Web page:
At Little Pandas ELC we have this week started our Term 2 Extra Curricular activities.  Read about the benefit of Physical activity and motor skill development below.

PHYSICAL ACTIVITY AND MOTOR SKILL DEVELOPMENT

The preschool years are known as the ‘Golden Age’ of motor development. It is during these years (2 to 5‐years of age) that important skills like running, jumping, throwing, and catching are developed. Through play and physical activity, children learn and practice skills that become building blocks for more complicated movements. Physical activity helps pre-schoolers develop motor skills today that they will need for tomorrow.

Intensity Matters:

There are many different forms of physical activity, but not all of them benefit your child in the same way. Research shows that moderate to vigorous physical activity is most important for developing motor skills. Here are some visible signs that can indicate the intensity of your child’s physical activity:

Sedentary: child is not participating in any physical movement (e.g. TV viewing, reading, drawing, naps)

Light: child is not out of breath (e.g. moving about, standing up, walking at a slow pace)

Moderate to Vigorous: child’s heart is beating fast; child may be out of breath (e.g. running, swimming, biking)

Right from birth, your child is learning how to control their body movements and how to interact with the world around them. This learning process is called motor skill development. Motor skills can be divided into three types:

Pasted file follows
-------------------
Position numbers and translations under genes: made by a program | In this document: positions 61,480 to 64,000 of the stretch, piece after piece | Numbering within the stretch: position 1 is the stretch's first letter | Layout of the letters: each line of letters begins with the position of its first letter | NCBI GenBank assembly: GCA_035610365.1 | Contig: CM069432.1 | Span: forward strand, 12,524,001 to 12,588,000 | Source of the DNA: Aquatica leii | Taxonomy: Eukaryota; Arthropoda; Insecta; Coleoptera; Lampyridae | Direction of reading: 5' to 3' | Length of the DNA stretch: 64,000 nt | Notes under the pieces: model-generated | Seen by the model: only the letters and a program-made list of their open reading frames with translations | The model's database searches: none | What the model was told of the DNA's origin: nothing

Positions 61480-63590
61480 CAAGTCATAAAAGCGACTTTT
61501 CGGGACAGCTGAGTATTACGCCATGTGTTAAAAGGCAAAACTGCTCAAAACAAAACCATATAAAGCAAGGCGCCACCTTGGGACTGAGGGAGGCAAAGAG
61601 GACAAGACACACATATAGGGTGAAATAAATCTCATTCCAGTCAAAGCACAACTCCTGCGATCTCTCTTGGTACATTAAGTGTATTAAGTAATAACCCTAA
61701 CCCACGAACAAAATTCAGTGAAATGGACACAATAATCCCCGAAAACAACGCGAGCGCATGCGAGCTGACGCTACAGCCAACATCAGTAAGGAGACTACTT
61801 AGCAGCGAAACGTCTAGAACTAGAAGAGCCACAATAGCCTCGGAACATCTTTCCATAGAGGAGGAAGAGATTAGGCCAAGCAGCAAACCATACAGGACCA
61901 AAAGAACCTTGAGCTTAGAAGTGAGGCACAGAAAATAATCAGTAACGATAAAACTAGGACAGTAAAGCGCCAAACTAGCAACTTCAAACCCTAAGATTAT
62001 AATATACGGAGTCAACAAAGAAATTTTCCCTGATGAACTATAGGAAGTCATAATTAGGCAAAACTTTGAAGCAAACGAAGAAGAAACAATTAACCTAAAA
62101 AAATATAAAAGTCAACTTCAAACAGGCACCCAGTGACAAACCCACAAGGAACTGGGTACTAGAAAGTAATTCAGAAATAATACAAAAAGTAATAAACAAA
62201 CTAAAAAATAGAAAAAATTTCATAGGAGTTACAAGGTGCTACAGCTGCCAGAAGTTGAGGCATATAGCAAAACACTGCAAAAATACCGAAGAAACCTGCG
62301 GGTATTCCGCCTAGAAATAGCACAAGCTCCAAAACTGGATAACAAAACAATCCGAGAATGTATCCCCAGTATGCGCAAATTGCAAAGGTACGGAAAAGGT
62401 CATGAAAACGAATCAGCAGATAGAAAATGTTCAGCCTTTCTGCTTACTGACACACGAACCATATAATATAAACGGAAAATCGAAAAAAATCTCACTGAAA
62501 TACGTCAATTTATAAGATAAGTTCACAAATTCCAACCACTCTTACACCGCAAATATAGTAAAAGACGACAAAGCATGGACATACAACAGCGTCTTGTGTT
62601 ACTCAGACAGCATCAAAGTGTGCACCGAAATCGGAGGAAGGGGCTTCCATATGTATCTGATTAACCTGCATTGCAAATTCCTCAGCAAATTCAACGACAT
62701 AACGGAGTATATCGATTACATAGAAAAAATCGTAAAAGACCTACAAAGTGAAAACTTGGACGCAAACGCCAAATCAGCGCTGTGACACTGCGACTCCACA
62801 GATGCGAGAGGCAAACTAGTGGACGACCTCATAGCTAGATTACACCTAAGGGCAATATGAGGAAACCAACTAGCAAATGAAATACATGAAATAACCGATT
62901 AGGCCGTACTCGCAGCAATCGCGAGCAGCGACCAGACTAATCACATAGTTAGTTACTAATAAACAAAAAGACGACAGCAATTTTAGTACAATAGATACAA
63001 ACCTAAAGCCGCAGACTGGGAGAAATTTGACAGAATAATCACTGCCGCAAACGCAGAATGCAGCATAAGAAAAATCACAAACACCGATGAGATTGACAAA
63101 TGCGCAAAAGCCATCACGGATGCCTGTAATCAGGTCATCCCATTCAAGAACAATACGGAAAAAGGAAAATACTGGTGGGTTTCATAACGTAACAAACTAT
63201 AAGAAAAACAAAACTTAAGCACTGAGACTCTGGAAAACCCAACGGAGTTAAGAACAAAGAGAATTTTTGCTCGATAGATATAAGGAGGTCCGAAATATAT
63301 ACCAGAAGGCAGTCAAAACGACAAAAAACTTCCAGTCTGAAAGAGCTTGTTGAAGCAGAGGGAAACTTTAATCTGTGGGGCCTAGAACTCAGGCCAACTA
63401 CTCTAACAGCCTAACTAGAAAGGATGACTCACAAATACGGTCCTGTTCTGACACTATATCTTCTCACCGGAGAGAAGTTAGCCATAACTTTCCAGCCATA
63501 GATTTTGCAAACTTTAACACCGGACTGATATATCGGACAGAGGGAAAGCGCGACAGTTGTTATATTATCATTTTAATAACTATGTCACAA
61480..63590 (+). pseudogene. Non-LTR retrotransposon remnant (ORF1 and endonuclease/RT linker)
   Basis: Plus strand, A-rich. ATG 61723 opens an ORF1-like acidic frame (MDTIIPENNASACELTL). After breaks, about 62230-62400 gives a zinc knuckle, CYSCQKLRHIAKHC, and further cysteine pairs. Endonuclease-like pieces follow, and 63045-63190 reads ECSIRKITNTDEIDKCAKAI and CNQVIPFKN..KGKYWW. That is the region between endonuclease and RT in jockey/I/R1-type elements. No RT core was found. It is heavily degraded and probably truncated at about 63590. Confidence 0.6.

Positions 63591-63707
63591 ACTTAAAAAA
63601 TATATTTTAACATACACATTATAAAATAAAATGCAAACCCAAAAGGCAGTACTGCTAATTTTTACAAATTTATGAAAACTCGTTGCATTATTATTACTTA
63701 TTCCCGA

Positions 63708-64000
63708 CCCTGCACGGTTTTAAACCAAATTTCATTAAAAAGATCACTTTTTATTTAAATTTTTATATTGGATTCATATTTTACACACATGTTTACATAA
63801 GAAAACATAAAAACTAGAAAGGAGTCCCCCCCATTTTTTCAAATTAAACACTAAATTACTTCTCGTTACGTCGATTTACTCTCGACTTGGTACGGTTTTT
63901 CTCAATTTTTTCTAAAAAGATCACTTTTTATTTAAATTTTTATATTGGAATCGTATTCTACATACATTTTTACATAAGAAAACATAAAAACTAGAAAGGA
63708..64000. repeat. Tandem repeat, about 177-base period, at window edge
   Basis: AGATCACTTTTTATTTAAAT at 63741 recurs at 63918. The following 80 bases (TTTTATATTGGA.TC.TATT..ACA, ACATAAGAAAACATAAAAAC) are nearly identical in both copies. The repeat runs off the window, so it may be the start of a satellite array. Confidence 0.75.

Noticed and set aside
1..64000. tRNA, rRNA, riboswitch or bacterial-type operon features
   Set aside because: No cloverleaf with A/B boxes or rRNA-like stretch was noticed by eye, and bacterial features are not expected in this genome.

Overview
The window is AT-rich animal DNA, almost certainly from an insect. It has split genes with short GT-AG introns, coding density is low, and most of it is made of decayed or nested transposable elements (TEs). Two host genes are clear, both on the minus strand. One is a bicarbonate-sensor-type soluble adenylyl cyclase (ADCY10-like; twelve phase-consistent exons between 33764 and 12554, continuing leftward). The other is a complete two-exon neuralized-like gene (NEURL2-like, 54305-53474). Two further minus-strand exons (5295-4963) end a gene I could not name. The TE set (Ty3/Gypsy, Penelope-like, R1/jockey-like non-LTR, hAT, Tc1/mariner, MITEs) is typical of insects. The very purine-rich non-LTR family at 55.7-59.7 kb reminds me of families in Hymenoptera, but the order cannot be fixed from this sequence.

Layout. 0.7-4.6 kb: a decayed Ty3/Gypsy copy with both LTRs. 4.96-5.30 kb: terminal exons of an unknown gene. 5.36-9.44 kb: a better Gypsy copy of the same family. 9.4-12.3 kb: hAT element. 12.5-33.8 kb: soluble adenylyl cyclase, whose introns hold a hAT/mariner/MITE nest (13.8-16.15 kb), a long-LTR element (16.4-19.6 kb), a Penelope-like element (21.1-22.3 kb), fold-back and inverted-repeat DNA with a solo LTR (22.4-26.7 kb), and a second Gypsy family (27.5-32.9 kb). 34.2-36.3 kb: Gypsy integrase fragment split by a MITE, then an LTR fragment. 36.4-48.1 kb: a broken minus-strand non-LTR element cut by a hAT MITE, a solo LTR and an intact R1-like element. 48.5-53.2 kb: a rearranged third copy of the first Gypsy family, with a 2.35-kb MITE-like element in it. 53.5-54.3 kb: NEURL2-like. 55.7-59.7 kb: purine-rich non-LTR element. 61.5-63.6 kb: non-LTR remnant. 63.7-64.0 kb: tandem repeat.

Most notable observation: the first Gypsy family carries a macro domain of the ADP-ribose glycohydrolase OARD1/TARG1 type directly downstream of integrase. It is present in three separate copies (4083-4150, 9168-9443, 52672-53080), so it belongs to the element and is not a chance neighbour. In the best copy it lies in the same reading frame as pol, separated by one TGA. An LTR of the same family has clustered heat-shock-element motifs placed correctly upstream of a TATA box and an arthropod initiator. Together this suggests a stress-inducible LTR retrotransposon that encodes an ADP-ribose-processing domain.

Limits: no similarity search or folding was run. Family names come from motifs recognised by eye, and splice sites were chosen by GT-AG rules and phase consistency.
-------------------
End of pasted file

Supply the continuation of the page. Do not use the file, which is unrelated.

locomotor (e.g. running, hopping, jumping), object control (e.g. throwing, catching, kicking), and stability and balance. It is during the preschool years that children improve the most in these skills. Physical activity is important for motor development, especially for improving locomotor skills. Research has found that children who spend the most time in moderate to vigorous physical activity tend to have the highest motor skill. Children who are the least active have the lowest motor skills. This may be because physically active children spend more time learning and improving new motor skills. Children with better motor skills may also find physical activity easier and more fun. We know that motor skills do not always improve naturally. As a parent or caregiver, it is important to introduce children to new movements and create opportunities for them to practice. By encouraging physical activity, you not only help children improve their motor skills, but you also help them increase their confidence.

(CHILD HEALTH & EXERCISE MEDICINE PROGRAM McMaster University Issue 3, July 2011)

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